I have heard about thermal wear and layered clothing to beat the cold weather, but Bhutanese eat their body warmers. I swear. Bhutan is a country where the rice is red and chillies are considered as a vegetable and not a spice. It is the hero of the dish and not a seasoning.
For a person who is at spice level zero( on a scale of 1 to 5, 1 being the least) this came as a shocking surprise. But the foodie in me can never settle until I had the dish tasted, hence gearing up with all the needed antacids, I ordered a plate of “Ema Datshi”. Yes, that’s how the name of the dish sounds! Fancy it is! Bhutanese call this chilli cheese curry by that name which also happens to be the national food of Bhutan. Though I am not a huge fan of chillies, the mere mention of cheese in the name (Datshi means cheese, Ema means chilli) was sufficient enough to draw me towards the dish.
Ema Datshi is succulent combination of spicy chillies cooked in cheesy gravy. The curry goes well with a plate of rice and truly the cheese chilli curry is a bowl full of flavours. It lingers on your palate even long after the food is consumed. Just to score brownie points, Bhutanese also cook other vegetables with cheese, be it their kewa datshi (potato cheese curry) or shamu datshi (mushroom cheese curry), these lip smacking curries are a must try when one is in Bhutan.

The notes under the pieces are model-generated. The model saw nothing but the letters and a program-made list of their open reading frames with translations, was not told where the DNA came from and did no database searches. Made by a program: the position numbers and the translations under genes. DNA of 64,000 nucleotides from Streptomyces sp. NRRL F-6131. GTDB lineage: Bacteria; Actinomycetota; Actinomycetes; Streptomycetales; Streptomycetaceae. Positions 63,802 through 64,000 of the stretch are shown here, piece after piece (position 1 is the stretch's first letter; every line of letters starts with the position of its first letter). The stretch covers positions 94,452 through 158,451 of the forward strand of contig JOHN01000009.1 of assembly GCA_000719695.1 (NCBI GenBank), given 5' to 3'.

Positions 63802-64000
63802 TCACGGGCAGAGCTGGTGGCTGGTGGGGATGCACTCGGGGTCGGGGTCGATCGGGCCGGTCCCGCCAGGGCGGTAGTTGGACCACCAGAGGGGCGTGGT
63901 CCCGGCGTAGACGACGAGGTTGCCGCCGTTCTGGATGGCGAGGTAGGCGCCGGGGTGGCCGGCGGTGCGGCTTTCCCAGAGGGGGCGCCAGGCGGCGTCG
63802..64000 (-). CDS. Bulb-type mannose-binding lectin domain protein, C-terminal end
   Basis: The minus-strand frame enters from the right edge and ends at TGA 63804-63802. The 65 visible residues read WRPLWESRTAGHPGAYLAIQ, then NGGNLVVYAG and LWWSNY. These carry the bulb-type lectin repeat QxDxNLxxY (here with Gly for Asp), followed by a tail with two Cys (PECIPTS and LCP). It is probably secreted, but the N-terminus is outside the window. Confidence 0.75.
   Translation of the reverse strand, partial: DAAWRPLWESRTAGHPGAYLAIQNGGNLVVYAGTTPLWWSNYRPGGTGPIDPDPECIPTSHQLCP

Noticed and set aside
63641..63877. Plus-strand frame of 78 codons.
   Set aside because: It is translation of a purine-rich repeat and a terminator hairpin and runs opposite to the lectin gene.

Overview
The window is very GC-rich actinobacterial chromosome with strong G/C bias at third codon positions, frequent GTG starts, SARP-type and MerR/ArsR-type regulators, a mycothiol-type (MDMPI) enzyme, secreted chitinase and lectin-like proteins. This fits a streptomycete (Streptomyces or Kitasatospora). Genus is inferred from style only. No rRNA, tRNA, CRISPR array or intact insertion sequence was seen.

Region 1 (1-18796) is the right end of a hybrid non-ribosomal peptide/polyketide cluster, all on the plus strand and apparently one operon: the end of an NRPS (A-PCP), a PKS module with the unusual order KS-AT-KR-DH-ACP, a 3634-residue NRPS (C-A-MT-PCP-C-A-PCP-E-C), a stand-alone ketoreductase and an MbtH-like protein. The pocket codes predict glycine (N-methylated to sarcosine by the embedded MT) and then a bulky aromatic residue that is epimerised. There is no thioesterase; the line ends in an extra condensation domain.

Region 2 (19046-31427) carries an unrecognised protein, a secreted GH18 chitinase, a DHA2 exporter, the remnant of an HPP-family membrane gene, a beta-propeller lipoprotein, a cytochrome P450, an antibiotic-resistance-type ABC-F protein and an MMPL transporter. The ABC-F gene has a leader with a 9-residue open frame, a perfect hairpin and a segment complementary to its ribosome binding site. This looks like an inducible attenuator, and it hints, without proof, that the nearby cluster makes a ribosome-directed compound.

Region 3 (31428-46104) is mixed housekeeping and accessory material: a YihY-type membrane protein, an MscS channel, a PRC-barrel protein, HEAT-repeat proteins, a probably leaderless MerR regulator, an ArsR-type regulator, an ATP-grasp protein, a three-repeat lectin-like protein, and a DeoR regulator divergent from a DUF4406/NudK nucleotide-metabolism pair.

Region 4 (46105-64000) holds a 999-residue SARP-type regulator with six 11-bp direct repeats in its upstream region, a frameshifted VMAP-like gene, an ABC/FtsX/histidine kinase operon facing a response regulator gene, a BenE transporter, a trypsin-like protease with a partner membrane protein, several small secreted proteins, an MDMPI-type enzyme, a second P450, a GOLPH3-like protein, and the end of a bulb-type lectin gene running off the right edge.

The other must try drink in Bhutan is their Suja or the butter tea. Am more of a coffee person, tea doesn’t appeal to me, be it in any form (am very loyal to my caffeine habits) I found the tea very buttery but there were people with me who really appreciated the taste of suja, so I suggest you people to go on and give it a shot, then decide for yourself.
I also happen to taste the typical Bhutanese meal that was served only to the monks in Tatsang Monastery. Not everyone gets this opportunity. A Bhutanese meal typically has red rice, boiled veggies, cabbage salad, chilli cheese curry and fresh colourful chillies with salt as a salad, crisy brinjal fry ( bhaigan bajji basically).
When all this gets boring there is always momos, thukpas and chowmeins that come to rescue.
To wash it all down, Bhutan offers a variety of drinks, but their local maize and rice liquor arra is consumed by majority of people. Even the monks at the monastery consume this to fight the weather.
Now if you want to behave like foreigner in a foreign country there are couple of café’s in Paro, Thimphu and Punakha that offers pizza and variants of it.